I connected the ADSL modem to the perimeter router. The interface facing the modem has a certified IP address via DHCP since the ISP doesn't give us static addresses (let's call it C.C.C.C). The interface facing the ISP has a static certified address (A.A.A.A). The interface facing the PIX has also a static certified address (B.B.B.1) belonging to the /28 subnet of certified addresses that the ISP gave us with the Internet link.

With the PIX I can play with access lists and translations so I PAT certain users to an specific certified address. Normal traffic would go out via B.B.B.2 while some traffic would go out via B.B.B.3.

This address (B.B.B.3) would be normally routed to the dedicated Internet link via A.A.A.A but with PBR in the perimeter router, the traffic is routed to the interface facing the ADSL modem (C.C.C.C). I have also configured a static NAT in the perimeter router so this traffic goes out to the Internet with a certified IP from the ADSL service and not from the dedicated Internet link (so this NAT changes one certified IP address -B.B.B.3- for another -C.C.C.C- so traffic can come and go via the ADSL link).

Now, the problem... PBR has a route-map that defines the traffic's route via "set ip interface" parameter... I need to use this because the ADSL link has dynamic addreses so I need to set the route via interface and not IP. This doesn't work. I then changed the route-map to "set ip next-hop C.C.C.X" (C.C.C.X being the default-gwy given by the ADSL's DHCP server) and everything works fine... now, this option will work as long as the ADSL's default-gwy remains C.C.C.X... but this could change...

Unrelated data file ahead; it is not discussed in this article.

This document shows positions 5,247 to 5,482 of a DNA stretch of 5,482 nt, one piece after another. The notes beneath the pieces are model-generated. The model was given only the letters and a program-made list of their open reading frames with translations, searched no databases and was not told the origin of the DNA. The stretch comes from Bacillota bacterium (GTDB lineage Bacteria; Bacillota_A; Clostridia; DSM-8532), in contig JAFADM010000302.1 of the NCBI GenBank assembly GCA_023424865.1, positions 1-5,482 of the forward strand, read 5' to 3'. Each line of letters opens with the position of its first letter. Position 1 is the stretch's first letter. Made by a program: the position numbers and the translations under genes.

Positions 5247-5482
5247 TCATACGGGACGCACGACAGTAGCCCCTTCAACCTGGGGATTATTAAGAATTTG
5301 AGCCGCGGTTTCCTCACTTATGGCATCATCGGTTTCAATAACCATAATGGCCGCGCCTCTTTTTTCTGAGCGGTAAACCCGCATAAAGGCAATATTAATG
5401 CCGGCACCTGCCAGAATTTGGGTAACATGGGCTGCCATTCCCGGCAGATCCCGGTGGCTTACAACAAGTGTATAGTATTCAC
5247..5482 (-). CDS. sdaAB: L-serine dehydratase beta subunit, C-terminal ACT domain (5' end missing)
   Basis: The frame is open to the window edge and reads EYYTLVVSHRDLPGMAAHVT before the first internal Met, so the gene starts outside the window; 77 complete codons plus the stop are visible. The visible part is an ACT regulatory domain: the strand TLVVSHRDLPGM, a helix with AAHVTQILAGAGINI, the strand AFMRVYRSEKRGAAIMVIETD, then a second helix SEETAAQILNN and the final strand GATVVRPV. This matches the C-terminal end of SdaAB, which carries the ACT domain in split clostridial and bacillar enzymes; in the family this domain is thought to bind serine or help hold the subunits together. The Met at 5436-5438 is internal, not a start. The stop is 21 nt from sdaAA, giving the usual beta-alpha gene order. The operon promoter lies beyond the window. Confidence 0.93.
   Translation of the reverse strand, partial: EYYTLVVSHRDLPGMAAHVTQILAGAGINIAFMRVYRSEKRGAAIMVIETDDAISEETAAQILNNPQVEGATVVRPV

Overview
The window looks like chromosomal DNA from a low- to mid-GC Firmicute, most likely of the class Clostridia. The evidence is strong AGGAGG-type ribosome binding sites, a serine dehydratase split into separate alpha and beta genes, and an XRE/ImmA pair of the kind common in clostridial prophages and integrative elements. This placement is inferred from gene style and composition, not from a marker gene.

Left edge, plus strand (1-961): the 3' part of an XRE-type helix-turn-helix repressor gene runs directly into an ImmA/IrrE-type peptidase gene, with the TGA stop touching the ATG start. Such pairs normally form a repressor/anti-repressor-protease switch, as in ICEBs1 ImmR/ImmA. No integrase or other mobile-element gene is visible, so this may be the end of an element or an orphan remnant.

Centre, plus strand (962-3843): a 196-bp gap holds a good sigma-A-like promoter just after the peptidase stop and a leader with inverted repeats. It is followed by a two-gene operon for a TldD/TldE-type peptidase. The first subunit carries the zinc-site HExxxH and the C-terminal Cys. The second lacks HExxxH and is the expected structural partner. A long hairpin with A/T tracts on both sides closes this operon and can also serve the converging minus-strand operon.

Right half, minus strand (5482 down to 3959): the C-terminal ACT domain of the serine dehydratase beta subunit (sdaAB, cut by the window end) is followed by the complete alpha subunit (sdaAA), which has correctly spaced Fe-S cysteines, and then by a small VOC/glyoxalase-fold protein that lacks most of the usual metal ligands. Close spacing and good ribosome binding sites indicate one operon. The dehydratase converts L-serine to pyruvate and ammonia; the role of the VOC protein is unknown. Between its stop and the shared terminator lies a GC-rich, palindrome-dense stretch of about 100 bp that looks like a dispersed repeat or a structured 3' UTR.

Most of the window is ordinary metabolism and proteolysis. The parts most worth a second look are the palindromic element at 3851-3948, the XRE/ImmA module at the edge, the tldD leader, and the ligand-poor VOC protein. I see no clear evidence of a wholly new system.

What would you suggest?... NAT seems to be working OK by the way.

Regards,

Alberto

Correct Answer
Richard Burts Mon, 05/05/2008 - 09:15

Alberto

While the address assigned to your router via DHCP is subject to change, I would expect the address of the provider next hop to be pretty stable. So you would be fairly safe with your current implementation.

Depending on the version of code you are running you might experiment with a different set command:

set ip next-hop dynamic dhcp

I have not used this alternative of the set command but it sure looks like it would do what you want it to do and used the next hop learned from DHCP.

HTH

Rick

albertoff Mon, 05/05/2008 - 12:03

Rick,

Thanks for your quick answer... the "set ip next-hop dynamic dhcp" looks like a solution. I wasn't aware this command was available. Unfortunately the IOS currently installed doesn't support it.

I'll live with the current configuration while I plan an IOS upgrade...

Thanks!

Bye

Richard Burts Mon, 05/05/2008 - 12:34

Alberto

It is unfortunate that your current IOS does not support this option. I believe that you are relatively safe with your current solution and that when you are able to plan and execute an IOS upgrade that you will be even better configured when you can use this new option.

I am glad that my response was helpful. Thank you for using the rating system to indicate that your question was resolved (and thanks for the rating). It makes the forum more useful when people can read a question and can know that they will read a response which did resolve the question.

The forum is an excellent place to learn about Cisco networking. I encourage you to continue your participation in the forum.

HTH

Rick